- The Washington Times - Monday, November 13, 2006

The earmark of former House of Representatives Speaker Newt Gingrich, Georgia Republican, was his Contract with America.

The corresponding signature for Nancy Pelosi, California Democrat, scheduled House speaker for the 110th Congress, should be an agenda that restores freedom, the rule of law, and checks and balances to America. The Constitution has been put out of joint by President Bush, and history has saddled a Democratic-controlled Congress with an obligation to set it right.

Mrs. Pelosi should spearhead an effort to repeal the Military Commissions Act of 2006 (MCA). It suspends the writ of habeas corpus for alleged unlawful enemy combatants and aliens convicted by military commissions of war crimes based on secret evidence, coerced testimony and hearsay. (The writ creates no substantive rights for detainees, but simply requires the executive to establish before an impartial and independent judge the factual and legal justifications for detentions that could continue for life).

The MCA also empowers the president to detain American citizens indefinitely as unlawful enemy combatants based on evidence obtained by torture; and, to define the term to reach any detractor of Mr. Bush’s counterterrorism tactics or strategy. The president is further authorized by the MCA to issue virtually conclusive interpretations of cruel, inhuman or degrading treatment of detainees under the Geneva Conventions — for example, whether water boarding is permitted.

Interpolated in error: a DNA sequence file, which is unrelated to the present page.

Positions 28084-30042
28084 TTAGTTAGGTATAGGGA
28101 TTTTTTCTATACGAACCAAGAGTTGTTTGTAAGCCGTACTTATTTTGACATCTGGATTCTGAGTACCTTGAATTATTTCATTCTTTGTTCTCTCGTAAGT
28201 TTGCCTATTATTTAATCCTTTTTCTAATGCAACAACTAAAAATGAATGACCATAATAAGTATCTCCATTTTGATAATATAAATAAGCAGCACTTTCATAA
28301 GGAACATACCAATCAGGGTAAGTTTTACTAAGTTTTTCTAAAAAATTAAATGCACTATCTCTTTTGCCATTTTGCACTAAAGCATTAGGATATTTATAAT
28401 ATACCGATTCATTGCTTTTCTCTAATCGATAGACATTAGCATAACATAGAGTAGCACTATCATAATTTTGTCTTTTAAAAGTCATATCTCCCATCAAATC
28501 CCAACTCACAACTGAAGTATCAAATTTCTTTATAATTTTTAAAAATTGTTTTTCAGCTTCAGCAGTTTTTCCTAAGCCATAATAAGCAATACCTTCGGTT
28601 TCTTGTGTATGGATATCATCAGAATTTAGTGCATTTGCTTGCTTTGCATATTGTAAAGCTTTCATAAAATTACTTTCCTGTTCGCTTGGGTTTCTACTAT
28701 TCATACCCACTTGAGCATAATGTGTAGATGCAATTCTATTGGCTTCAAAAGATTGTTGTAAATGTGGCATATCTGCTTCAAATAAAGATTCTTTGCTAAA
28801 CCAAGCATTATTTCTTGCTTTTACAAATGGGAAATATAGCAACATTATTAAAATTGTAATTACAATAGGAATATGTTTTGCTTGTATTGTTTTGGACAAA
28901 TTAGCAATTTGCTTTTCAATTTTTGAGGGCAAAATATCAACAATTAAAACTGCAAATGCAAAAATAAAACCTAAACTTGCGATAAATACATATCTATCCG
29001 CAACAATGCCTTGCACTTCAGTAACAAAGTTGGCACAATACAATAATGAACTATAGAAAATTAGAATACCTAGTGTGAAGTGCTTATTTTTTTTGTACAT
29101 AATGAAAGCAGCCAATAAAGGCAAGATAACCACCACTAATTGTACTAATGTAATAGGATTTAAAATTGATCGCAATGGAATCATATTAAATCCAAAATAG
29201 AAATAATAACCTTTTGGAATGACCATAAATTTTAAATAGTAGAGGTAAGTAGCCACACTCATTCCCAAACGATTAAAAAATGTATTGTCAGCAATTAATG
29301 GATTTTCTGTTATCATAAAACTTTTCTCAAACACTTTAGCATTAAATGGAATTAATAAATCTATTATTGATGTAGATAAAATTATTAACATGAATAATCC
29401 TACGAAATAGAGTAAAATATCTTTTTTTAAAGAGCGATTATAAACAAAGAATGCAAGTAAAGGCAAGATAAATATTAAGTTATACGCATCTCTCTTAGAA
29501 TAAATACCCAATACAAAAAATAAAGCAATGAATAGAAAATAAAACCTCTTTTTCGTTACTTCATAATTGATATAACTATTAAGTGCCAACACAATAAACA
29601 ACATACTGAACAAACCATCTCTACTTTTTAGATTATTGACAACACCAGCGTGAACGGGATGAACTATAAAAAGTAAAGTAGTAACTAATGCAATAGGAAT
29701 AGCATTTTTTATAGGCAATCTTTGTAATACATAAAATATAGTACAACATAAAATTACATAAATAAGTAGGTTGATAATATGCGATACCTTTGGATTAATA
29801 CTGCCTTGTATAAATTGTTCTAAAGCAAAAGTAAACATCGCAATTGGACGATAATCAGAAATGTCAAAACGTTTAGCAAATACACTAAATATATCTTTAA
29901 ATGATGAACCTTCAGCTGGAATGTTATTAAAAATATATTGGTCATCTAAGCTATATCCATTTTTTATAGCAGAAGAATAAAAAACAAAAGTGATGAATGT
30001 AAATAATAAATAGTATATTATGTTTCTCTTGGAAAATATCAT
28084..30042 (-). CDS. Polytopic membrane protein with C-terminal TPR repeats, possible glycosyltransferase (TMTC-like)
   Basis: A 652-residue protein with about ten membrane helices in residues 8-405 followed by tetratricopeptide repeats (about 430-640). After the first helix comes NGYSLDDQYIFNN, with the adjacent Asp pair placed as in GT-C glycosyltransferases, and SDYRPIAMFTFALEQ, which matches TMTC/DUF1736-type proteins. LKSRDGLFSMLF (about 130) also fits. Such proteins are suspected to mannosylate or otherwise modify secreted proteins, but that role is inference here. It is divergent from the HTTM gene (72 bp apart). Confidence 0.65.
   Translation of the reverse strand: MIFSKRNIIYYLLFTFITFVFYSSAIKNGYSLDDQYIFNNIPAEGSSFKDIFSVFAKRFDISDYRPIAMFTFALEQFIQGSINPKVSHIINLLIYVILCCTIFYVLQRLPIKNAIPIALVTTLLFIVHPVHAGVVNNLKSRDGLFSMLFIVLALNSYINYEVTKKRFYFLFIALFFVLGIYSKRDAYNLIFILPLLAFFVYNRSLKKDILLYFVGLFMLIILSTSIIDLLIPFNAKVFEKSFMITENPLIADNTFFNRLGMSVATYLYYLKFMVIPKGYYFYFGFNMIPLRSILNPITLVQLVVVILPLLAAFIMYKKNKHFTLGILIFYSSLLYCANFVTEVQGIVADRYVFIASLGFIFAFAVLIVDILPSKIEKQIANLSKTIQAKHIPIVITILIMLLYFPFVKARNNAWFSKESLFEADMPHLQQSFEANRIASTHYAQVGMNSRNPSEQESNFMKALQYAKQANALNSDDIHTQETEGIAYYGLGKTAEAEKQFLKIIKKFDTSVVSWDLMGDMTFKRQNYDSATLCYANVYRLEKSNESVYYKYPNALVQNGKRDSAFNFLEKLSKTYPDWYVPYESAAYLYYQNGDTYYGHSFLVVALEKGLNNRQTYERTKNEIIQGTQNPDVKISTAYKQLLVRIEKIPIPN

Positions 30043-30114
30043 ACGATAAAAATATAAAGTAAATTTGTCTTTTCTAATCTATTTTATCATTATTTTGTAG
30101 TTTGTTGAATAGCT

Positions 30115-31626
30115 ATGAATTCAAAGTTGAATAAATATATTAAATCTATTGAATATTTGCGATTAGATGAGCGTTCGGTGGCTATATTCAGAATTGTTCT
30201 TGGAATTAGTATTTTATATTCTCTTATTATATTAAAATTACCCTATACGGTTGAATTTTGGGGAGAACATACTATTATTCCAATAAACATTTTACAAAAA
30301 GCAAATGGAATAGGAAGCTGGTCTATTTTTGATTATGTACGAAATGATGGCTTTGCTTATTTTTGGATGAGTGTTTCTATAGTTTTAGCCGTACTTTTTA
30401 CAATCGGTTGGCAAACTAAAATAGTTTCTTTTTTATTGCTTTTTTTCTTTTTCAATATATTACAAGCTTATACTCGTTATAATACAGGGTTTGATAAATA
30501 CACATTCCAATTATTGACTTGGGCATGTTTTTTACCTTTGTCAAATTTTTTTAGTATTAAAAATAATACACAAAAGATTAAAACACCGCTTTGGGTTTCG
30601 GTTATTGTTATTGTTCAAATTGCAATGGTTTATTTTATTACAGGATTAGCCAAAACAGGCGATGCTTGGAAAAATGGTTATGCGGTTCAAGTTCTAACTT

The Constitution celebrates freedom and due process as the norm. It requires the government to shoulder a heavy (but not insurmountable) burden to justify departures. The MCA was enacted without any demonstration that applying customary legal rules to suspected international terrorists to safeguard against executive error or injustices epitomized by tortured Syrian Canadian Maher Arar would threaten national security or the safety of America. Civilian courts or military tribunals operating under the Uniform Code of Military Justice are competent to try war crimes without compromising intelligence sources or methods under the Classified Information Procedures Act.

The perpetrators of the 1993 World Trade Center bombing were successfully prosecuted in a civilian court. Ditto for Zacarias Moussaoui, the suspected 20th hijacker of the attacks of September 11, 2001. Jose Padilla is under prosecution in a civilian court for allegedly providing material assistance to al Qaeda. And Osama bin Laden himself is under a federal grand jury indictment for conspiring to sabotage national defense establishments.

As to alleged unlawful enemy combatants, the Bush administration has failed to identify even one plausible hypothetical case where habeas corpus would risk the release of a genuine terrorist.

No civilized nation has an interest in punishing or detaining the innocent. The Constitution demands and a decent respect for freedom requires adherence to procedural protections calculated to reduce the risk of executive missteps but which also avoid freeing the guilty. The MCA defiles that defining emblem of America.